In 1513, Louis XII of France issued an edict praising printing, exempting it from a large impost and removing a tax on books. Louis declared that “the printer-booksellers … ought to be maintained in their privileges, liberties, franchises, exemptions, and immunities, in consideration of the great benefits which have been conferred upon our kingdom by means of the art and science of printing, the invention of which seems rather divine than human ….” Two years later, Louis was dead, and the lot of books and printer-booksellers fell under the shadow of France’s so-called Father of Letters, François I, who issued an edict in 1535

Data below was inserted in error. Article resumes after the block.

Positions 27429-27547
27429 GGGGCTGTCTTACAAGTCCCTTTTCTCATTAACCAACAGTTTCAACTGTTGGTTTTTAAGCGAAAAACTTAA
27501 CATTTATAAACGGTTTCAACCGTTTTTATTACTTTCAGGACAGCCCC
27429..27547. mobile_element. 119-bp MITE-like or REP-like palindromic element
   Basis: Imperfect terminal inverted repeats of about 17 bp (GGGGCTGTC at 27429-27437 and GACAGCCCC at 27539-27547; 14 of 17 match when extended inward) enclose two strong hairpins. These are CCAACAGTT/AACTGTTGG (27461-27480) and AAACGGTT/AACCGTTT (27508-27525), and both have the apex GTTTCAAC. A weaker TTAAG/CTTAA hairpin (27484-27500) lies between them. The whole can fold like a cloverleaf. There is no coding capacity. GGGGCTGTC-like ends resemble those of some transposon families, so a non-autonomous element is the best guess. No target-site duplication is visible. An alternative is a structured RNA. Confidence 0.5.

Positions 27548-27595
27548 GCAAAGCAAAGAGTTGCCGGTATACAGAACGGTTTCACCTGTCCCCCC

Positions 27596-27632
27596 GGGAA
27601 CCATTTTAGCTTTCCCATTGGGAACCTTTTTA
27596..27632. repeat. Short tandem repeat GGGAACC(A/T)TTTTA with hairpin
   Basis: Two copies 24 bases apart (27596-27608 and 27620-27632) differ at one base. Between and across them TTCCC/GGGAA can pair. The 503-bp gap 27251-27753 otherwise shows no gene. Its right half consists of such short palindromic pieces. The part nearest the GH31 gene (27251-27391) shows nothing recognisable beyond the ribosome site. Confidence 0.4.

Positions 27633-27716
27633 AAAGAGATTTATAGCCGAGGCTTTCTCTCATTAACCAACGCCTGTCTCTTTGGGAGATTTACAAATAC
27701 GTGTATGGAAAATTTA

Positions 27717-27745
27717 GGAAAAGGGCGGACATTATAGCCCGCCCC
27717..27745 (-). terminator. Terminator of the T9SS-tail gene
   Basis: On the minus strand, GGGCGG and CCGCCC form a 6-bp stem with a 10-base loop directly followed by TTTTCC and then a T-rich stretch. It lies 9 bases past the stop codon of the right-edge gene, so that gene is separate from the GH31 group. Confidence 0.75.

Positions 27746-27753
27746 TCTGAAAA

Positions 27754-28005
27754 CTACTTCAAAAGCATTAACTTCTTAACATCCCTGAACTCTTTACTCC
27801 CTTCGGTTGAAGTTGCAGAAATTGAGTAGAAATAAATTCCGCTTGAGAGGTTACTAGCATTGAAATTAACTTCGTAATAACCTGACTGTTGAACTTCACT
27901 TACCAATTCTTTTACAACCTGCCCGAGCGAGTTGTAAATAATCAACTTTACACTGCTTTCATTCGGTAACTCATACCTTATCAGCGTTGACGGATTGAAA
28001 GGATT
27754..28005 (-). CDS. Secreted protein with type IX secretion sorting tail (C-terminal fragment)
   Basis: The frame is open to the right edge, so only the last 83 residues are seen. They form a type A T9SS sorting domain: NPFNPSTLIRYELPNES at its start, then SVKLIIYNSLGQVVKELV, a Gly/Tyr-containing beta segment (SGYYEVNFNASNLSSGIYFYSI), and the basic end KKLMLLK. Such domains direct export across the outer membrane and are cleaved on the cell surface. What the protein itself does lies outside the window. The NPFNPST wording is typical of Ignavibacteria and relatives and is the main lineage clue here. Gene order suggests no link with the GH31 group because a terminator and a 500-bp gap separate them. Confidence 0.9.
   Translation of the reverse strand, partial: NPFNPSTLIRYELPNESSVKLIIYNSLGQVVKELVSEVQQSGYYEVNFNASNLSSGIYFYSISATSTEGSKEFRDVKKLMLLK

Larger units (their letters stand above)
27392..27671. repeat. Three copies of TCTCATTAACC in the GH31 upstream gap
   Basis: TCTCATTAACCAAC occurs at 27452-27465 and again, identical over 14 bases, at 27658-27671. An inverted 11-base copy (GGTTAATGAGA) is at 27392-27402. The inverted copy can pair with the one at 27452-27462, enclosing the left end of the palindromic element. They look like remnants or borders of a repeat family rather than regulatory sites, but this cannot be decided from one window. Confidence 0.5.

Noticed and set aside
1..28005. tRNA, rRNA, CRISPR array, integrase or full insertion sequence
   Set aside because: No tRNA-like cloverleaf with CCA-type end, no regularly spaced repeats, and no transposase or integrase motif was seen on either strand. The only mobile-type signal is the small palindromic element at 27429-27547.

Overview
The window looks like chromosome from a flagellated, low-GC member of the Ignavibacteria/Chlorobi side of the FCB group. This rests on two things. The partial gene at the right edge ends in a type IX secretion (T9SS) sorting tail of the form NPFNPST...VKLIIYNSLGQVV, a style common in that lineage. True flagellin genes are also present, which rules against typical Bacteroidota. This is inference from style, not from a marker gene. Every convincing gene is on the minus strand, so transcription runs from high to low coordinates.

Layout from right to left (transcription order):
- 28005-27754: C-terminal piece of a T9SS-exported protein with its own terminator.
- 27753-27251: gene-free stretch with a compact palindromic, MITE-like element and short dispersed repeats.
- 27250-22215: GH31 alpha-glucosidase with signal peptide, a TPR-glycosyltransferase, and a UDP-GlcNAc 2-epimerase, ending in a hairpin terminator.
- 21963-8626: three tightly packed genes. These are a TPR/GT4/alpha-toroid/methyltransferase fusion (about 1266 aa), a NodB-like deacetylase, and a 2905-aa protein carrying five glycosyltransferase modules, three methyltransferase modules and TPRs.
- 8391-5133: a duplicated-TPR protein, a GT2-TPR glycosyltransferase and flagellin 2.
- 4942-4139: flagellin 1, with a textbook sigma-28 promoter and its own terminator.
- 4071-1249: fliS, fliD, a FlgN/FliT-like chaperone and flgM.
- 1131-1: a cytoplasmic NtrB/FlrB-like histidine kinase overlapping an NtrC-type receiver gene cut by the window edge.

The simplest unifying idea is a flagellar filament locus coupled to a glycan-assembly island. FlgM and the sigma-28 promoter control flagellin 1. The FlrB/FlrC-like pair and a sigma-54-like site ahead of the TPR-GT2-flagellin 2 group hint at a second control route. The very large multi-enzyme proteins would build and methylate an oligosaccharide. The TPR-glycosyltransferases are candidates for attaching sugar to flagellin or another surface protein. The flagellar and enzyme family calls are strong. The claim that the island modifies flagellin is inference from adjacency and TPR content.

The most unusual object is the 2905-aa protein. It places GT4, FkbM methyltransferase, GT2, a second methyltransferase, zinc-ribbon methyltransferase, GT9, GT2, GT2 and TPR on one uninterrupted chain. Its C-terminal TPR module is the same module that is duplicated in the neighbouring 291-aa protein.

banning the use of the printing press and permitted books and printers to be consigned to the flames for blasphemy. (Richard Christie, Etienne Dolet: The Martyr of the Renaissance, 1508-1546, 1899. Pp. 330-31). Which might be said to challenge the certainty of taxes while confirming that of death.